Governor Abbott declared a state of disaster in 17 counties due to drought conditions. One of those counties was Bell.
25 News met with ranchers in Holland to discuss the impact of the drought.
At Darr's Creek Ranch, Dalton and Brenda Merz breed Black Angus cattle.
They say drought conditions have dried up their profits and they have lost about 30 percent of the production they would normally get.
"When the pond and creek dry up, we have to rely on a shallow water well which is only 20 feet deep, 2011 it went dry,” explained Dalton. “So we had to rely on the Jarrell water system. It's very expensive water."
Plus, when grass stops growing, they have to move their cattle to better pastures.
"In fact, we've cut the heard nearly in half last year because of the dry situation," said Dalton.
During droughts, ranchers find other ways to feed their cattle.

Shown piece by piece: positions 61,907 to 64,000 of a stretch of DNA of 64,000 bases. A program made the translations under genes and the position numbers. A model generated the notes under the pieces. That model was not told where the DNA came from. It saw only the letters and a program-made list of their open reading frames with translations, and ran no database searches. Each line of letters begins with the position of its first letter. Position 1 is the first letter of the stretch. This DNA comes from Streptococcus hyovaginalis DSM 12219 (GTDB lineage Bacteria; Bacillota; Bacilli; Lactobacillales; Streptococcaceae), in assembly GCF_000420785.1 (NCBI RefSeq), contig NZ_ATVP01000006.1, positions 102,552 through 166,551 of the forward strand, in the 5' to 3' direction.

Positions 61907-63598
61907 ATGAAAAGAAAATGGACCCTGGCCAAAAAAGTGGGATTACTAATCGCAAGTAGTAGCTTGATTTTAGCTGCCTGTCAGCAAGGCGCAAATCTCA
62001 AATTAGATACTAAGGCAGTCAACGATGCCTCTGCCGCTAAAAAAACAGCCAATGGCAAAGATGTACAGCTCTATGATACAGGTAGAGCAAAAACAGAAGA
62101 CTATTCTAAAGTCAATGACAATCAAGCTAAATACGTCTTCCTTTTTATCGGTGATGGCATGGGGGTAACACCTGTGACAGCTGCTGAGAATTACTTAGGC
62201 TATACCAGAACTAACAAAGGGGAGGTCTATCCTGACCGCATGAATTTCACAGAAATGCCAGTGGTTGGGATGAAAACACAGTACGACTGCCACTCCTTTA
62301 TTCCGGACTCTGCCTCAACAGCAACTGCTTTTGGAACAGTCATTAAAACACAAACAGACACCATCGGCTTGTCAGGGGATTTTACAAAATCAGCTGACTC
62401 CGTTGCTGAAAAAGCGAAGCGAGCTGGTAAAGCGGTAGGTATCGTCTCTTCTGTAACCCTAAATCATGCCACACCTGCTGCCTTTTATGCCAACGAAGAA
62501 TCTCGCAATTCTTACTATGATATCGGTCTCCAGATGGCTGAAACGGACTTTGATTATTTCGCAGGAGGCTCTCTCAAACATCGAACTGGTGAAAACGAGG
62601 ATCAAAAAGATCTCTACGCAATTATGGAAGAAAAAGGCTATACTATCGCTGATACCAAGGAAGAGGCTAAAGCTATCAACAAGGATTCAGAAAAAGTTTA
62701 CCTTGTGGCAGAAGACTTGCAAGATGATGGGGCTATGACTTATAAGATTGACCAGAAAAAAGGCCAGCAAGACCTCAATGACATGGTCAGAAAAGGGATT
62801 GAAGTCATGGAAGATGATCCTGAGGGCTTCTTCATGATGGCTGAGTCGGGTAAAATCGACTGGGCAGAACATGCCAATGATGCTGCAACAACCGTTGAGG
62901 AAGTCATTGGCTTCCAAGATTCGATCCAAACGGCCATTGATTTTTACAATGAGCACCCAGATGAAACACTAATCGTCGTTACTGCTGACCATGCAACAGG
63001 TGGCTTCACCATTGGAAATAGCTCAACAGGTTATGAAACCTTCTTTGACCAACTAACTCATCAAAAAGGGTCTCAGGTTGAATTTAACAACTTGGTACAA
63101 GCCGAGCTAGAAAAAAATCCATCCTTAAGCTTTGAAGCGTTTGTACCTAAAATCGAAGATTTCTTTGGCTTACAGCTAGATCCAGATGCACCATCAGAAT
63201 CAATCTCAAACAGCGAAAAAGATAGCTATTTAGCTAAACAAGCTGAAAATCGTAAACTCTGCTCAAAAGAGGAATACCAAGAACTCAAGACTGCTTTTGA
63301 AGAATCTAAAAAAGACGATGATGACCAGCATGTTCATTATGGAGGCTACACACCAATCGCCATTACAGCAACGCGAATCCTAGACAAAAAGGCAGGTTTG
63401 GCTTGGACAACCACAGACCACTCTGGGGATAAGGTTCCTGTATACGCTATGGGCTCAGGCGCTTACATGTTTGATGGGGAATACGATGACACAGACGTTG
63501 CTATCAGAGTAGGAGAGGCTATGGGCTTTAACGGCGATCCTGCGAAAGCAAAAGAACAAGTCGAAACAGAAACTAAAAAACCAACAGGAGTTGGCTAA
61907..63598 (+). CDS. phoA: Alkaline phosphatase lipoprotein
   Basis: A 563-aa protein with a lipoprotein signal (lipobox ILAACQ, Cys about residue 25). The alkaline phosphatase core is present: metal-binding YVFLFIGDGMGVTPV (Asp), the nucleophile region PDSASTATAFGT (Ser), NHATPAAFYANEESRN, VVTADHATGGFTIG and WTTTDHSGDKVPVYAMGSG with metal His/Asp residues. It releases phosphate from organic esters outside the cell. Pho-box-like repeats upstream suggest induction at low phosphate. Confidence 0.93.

At Darr’s Creek, they use cotton seed, but other ranchers have to buy hay which can cost anywhere from $75 to $150 per bale.
They say not only does the drought negatively impact farmers and ranchers, eventually consumers also pay the price.
"The fewer the animals there are, the higher that beef is in the grocery store,” said Dalton. “Or you have goats and sheep? The same way. You know the meat products are definitely affected by the drought. It's going to be higher prices. You expect higher prices."
As profits continue to dry up, ranchers look to the future and hope for rain.
"It has an impact on all kinds of things. Economy and our recreation benefit. And so we need the rain," said Brenda.
The state of disaster declaration authorized the use of all available state and local resources reasonably necessary to cope with the disaster.
Bandera, Bell, Blanco, Burnet, Karnes, Kendall, Kinney, Llano, Maverick, McCulloch, Medina, Real, Uvalde, Val Verde, Williamson, Zapata, and Zavala counties were all names in the state of disaster.